Impasse at WTO seen as boosting appeal of bilateral deals for China
China seen as more likely to deepen its efforts towards bilateral and regional pacts after latest setback at peak body over customs procedures
The World Trade Organisation's failure to reach a significant multilateral deal may prompt countries such as China to accelerate talks on bilateral and regional pacts in a bid to rejuvenate sluggish trade growth, analysts say.
In December, WTO members had cheered on reaching a trade facilitation agreement (TFA) to simplify customs procedures by reducing costs and improving their speed and efficiency, in what was dubbed as one of the biggest reforms of the organisation since its establishment in 1995.
But Roberto Azevedo, the director-general of the WTO, announced on Thursday that member countries had failed to bridge the gap by the deadline to put the text into the WTO's rule book after India demanded concessions on agricultural stockpiling.
"The WTO is a victim of flawed procedural requirements. A single government can block progress across the board," said Patrick Low, a vice-president of research at Fung Global Institute and former chief economist of the WTO.
"Paralysis at the WTO is likely to reinforce the view that preferential trade arrangements are a substitute for inclusive multilateralism rather than a complement. That would be bad news for the world economy."
The stalled deal dealt a blow to countries big and small, Frederic Neumann, a co-head of Asian Economic Research at HSBC, told the South China Morning Post.
"China, as the world's biggest exporter, has the most to lose from the lack of agreement on simplified customs procedures and trade facilitation," Neumann said. "From a global perspective, trade liberalisation through the WTO would still be preferable but the political reality and the complexity of trade issues nowadays are such that progress is more easily made when fewer participants are involved."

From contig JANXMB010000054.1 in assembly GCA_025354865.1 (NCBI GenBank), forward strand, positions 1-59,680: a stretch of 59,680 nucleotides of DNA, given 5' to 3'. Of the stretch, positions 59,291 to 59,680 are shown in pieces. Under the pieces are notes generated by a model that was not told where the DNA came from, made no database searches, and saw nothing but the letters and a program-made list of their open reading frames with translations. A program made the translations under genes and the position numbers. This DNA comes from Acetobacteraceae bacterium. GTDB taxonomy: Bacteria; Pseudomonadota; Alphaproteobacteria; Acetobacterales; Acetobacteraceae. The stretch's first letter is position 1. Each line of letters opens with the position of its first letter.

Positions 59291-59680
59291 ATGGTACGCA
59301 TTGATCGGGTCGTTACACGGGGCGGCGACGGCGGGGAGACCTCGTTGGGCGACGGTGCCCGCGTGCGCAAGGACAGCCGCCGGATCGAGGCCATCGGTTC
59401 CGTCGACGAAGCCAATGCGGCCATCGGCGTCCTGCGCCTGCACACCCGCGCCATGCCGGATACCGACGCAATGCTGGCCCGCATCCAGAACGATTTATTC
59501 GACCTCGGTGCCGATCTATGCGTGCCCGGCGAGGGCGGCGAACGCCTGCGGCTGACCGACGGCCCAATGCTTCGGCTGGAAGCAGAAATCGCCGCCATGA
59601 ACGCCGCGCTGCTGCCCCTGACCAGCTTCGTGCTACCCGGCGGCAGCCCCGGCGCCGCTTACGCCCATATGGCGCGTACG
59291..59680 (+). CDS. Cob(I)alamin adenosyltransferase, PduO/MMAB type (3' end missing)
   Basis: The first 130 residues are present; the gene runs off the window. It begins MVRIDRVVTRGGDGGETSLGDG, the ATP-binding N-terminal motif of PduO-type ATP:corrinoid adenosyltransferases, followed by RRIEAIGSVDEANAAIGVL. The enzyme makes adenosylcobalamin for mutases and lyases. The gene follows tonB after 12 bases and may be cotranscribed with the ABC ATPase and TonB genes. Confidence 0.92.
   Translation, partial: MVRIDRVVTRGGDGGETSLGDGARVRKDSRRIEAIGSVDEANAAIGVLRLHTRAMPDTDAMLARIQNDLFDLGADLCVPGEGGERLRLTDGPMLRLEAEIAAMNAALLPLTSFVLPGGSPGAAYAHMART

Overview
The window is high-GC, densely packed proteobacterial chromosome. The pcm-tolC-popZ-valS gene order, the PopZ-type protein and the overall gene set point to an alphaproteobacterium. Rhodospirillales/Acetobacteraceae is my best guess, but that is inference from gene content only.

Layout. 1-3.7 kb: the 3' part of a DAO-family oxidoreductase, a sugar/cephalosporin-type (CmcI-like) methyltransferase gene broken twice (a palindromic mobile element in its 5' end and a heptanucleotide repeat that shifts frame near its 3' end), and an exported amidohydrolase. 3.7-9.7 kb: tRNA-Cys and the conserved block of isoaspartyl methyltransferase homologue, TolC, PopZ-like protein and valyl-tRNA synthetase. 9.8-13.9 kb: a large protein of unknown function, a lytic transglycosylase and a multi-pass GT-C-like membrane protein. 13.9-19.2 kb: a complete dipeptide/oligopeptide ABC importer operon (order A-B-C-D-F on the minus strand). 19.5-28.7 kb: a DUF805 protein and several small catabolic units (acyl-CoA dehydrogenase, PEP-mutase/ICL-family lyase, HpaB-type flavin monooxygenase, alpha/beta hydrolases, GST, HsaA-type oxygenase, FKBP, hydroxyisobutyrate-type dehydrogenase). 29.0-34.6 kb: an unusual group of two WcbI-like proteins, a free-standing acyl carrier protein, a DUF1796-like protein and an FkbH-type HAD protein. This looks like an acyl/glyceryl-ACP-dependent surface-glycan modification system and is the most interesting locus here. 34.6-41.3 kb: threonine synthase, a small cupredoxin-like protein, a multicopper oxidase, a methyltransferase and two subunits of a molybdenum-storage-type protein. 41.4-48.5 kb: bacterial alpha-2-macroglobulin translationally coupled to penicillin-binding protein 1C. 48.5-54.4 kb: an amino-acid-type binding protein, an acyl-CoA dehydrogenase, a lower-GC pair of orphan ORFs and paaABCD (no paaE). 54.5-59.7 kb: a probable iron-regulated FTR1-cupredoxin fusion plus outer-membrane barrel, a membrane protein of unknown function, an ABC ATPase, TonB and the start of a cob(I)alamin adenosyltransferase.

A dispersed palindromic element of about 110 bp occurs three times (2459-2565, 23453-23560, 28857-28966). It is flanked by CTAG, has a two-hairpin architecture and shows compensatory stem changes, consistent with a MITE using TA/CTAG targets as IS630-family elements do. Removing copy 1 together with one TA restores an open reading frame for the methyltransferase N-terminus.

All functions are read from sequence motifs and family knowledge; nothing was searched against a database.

The benefits of the TFA to the world economy had been estimated by the WTO at up to US$1 trillion annually.
The deal would allow China, according to the Ministry of Commerce's WTO Department head Chai Xiaolin in December, to cut its trade costs by 13.2 per cent, equivalent to adding nearly US$280 billion to annual export value.
The mainland's exports and imports were hit hard in recent years by intense global competition and faltering external demand. Its total trade of goods increased only 1.2 per cent, far below the 7.5 per cent target.
But Jin Bosong, a senior researcher at the ministry, told the Post: "We shouldn't get frustrated. There's hope for us to push forward trade cooperation in smaller scopes, including bilateral free-trade agreements."
Already, China has moved actively on FTA talks with countries such as South Korea, with which bilateral trade has reached US$274.2 billion this year.
Beijing is also seeking to upgrade bilateral trade and investment with the Association of Southeast Asian Nations, its third-largest trade partner, despite territorial disputes with Asean members the Philippines and Vietnam over the South China Sea that could put the effort to boost ties under some uncertainty.
China's efforts to forge more free-trade pacts are believed to be its geopolitical response to mega deals such as the US-dominated Trans-Pacific Partnership (TPP) and the US-European Union Transatlantic Trade and Investment Partnership.
The US has said it welcomes China joining the TPP, but requires Beijing to speed up reforming state-owned firms and further open its financial sector.
"China is facing a dilemma in considering whether to join the TPP, as it would have to pay a high price in order to get an entry ticket," Commerce Ministry researcher Bai Ming told the Post.